On a day in April of 1983, Margie Adam had hired me to photograph her sold out concert at Town Hall in New York City. I stood in line waiting to retrieve my comp ticket(s) so that I could run in and get prepped to shoot. I recognized the woman in front of me was Kate Millet. She did not turn around and even if she had, she would not have known who I was. She approached the box office and became very disappointed that an error had occurred. There was no comp ticket waiting for her. It was clearly visible that she did not want to miss the show, and in those days a ticket for a Margie Adam concert at Town Hall was expensive for an artist living on the Bowery. I leaned in and said, “Excuse me, there has been a mistake. Kate is with me. You will find the 2 tickets under Irene Young. She looked at me, I winked at her, handing her the ticket. Then, I rushed in to get the lay of the land before shooting.
She happened to sit next to my friends in The Deadly Nightshade. I was told she pointed toward me and asked Anne Bowen, “Who is that woman?” Anne informed her that I was Irene Young, the photographer and that she should come to a party the next night at my place on Bleecker Street.
Kate did indeed surprise me by showing up with a piece of art which reads, “For Irene Young who made me rich and filled the icebox on April 1983 Margie’s concert night.” And it had her wonderful signature, Kate Millet, The Bowery 1978.
You can see how absolutely appropriate it is at this moment in my life, just having gone through breast cancer for the 2nd time. I thank my dear friend, playwright John Jesurun, for being a guardian of the piece in NYC and for recently sending it to me just before my surgery.
I was just about to try and contact Kate to tell her how much the drawing means to me, and today I read that Kate Millet, influential feminist writer, had died in Paris this morning.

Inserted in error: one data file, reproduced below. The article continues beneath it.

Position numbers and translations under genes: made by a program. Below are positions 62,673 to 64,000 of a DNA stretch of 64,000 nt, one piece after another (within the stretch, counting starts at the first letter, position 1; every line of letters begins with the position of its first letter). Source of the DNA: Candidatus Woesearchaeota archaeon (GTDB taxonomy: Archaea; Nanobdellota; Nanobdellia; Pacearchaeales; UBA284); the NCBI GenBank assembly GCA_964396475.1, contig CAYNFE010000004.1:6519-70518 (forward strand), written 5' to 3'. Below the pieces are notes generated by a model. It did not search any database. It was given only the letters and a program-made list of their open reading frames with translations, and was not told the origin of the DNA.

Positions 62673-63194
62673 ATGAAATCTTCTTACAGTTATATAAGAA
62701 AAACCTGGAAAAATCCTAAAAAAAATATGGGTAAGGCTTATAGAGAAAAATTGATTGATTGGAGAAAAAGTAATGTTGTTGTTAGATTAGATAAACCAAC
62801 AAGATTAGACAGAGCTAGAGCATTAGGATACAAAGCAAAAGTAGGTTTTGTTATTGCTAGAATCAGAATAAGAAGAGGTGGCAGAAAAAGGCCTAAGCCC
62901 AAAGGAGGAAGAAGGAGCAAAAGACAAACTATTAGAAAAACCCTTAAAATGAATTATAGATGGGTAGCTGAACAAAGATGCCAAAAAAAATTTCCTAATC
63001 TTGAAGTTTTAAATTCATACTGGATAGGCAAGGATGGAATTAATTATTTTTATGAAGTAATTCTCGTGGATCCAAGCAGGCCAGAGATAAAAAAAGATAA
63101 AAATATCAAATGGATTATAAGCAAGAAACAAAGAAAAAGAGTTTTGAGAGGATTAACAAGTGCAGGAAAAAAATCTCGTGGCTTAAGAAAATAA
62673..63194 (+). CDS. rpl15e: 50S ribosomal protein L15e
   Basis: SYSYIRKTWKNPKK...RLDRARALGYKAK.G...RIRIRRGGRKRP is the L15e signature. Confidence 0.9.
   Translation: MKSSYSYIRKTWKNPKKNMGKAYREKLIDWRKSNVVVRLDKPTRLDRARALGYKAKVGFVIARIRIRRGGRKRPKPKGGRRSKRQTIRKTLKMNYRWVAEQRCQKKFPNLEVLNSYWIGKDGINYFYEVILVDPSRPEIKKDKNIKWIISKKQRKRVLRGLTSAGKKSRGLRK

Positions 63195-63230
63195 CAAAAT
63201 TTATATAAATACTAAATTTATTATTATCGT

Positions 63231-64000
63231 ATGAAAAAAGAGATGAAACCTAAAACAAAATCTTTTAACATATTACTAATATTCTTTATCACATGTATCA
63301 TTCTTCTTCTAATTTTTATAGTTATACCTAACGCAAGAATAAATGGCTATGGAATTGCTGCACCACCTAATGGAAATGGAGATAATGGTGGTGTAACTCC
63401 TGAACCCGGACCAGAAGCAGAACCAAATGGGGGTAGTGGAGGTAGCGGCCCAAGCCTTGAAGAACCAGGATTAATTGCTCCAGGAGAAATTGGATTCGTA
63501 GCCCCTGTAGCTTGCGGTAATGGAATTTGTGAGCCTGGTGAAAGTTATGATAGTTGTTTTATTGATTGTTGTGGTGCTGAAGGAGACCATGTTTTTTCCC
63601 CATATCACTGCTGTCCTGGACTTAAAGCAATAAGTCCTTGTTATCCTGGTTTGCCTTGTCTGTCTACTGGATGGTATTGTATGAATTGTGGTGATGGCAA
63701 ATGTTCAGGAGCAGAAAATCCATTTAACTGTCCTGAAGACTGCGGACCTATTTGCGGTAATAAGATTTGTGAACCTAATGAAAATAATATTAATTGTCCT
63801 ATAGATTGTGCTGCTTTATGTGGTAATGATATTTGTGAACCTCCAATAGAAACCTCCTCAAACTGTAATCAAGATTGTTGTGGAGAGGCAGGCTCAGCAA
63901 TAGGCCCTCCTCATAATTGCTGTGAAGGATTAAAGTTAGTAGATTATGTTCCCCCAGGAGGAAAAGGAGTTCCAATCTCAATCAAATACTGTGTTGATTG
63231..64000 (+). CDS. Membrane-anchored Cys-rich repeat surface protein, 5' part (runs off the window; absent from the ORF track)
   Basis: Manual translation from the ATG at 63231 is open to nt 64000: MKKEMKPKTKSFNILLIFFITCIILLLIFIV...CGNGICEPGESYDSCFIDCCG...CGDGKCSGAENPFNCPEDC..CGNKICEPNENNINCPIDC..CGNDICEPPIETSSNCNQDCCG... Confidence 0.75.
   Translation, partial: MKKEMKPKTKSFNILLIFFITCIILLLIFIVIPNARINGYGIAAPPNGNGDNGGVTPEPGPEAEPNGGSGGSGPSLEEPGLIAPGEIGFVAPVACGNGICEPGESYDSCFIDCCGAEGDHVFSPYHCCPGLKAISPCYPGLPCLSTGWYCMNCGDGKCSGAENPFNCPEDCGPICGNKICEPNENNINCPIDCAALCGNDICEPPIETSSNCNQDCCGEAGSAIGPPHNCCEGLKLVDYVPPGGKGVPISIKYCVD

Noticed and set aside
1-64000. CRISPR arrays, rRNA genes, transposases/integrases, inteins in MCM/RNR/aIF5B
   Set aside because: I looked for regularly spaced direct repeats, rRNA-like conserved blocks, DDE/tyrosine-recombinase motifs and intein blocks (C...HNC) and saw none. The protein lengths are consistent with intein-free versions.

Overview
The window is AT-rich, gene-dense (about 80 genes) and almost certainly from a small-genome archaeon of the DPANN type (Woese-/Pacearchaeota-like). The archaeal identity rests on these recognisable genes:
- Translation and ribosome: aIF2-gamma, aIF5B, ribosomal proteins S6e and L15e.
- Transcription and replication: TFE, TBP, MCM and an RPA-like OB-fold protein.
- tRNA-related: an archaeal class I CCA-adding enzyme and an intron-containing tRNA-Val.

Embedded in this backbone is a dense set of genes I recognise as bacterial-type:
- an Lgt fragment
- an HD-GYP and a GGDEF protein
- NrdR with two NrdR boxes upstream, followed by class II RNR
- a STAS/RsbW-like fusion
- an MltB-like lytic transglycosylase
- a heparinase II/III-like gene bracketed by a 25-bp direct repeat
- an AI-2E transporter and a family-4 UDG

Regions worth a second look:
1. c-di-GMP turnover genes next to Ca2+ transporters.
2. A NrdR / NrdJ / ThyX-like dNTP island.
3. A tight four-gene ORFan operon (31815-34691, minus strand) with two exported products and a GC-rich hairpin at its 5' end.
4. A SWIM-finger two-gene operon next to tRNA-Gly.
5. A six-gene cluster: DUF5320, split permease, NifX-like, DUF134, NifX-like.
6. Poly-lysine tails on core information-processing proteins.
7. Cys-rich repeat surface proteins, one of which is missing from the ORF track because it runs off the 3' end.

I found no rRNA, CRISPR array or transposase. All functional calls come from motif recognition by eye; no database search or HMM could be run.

On your beautiful way, Kate. FLYING on to the next dream. Thank you for all that you created for us.
In times like these, music is our saving grace. We gather to be in community, to be uplifted, or to feel our common humanity. The Freight & Salvage is such a place where we can be deeply moved by our favorite musicians, as well as share a smile across the room with acquaintances we have been warmly acknowledging for decades. The energy summoned there through music helps us to see and feel the positive power of community. Many might say, The Freight serves as a “beacon of light” during these disheartening, uncertain times. So, I am writing this as an appeal to materialize this metaphorical light into a physical reality.
I have spent my lifetime looking at “light” on people’s faces. I literally watch how every muscle, every line, every shadow, every bump, and every shape is influenced by the quality or lack of quality of the light. I watch how the light makes contact and what the quality of that light might be saying about the person. I am sure you have taken photographs outside at high noon, and afterward, everyone moans because they have dark shadows under their eyes exaggerating what otherwise might be a simple, beautiful age line. All the light at The Freight comes from above! There are no “fill lights” or “footlights,” and the “backlights” are too weak to adequately delineate dark hair from the deep-toned background.
The Freight & Salvage is currently fundraising to vastly improve their lighting equipment. In 2009, when they moved into the new building located in the Berkeley Arts District, they were gifted with a state of the art sound system from Meyer Sound. The old lights, however, were moved from their previous venue and don’t match the quality of sound or the ambiance of the new hall.
Being a house photographer at The Freight & Salvage, I can tell you a lot about the light. I can tell you that pianists get the raw end of the deal. I can tell you that if the “center stage” performer stands too far forward their eye sockets go black. I can tell you that the light on the person standing in between the pianist and the main performer is often too hot in relation to others on the stage. I can tell you that supporting performer “stage left” goes nearly dark unless the entire stage is blanketed with even light.